When we talk about pixel density, there is the argument that when it comes to smartphones, it stops being as relevant at a certain point or resolution. This is because at the distance we typically hold our phones, our eyes stop noticing how sharp certain things are, like the difference between a 720p display on a 5-inch smartphone and a 1080p display on a 5-inch smartphone.
However, that’s a very different thing when it comes to tech like virtual reality or augmented reality, where the displays are quite literally in your face and that’s when you start to notice the difference, but that’s something that Samsung and researchers at Stanford University are hoping to change with the development of a 10,000 DPI display.
This display was created using films to emit white light between reflective layers, with one made of silver and the other made using a reflective metal with nano-sized corrugations. The reflective properties allow for specific colors to resonate through pixels, which in turn allows for higher pixel densities that you would normally get in smartphones or TVs.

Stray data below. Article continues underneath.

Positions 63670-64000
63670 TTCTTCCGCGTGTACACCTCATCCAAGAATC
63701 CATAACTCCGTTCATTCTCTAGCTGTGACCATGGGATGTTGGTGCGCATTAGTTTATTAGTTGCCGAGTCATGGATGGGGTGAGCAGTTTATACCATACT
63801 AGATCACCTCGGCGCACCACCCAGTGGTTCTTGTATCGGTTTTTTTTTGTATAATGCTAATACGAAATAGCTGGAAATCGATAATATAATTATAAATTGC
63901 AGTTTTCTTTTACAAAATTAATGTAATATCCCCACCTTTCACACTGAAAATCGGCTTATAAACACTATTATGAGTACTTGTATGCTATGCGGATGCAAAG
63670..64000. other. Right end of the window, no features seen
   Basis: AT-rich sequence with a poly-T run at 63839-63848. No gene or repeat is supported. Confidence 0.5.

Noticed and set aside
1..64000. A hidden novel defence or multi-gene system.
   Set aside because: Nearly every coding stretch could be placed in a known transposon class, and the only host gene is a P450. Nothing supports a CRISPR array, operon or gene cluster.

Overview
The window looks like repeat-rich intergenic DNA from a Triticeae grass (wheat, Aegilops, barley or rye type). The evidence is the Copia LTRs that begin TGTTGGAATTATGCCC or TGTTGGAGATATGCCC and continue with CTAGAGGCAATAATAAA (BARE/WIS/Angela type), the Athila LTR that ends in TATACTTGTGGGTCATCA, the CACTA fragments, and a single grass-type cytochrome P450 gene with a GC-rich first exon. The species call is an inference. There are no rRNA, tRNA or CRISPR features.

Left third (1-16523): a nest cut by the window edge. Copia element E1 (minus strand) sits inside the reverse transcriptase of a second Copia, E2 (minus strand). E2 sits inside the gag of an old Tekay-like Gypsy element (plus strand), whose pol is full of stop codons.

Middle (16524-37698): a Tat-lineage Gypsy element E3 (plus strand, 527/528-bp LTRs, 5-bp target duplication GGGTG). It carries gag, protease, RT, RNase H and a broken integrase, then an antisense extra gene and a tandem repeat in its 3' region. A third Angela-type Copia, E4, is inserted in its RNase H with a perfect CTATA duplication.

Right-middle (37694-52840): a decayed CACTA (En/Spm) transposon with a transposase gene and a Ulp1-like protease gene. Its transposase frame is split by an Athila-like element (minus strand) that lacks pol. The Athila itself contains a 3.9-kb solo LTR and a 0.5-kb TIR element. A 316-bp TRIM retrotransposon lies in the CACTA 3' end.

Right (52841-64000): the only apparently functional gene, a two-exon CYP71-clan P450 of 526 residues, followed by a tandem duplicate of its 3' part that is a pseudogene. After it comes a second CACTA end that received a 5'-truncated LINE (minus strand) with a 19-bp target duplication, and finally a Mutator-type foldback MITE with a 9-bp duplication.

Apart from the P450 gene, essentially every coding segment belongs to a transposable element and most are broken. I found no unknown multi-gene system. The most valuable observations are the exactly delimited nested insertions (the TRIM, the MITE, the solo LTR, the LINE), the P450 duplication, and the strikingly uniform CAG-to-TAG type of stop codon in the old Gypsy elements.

By creating a display with such high pixel density, it would allow companies to create displays for use in VR or AR that some might call “flawless”, and remove or reduce the “screen door” effect where you can actually see the gap between pixels when they’re placed so close to your eyes.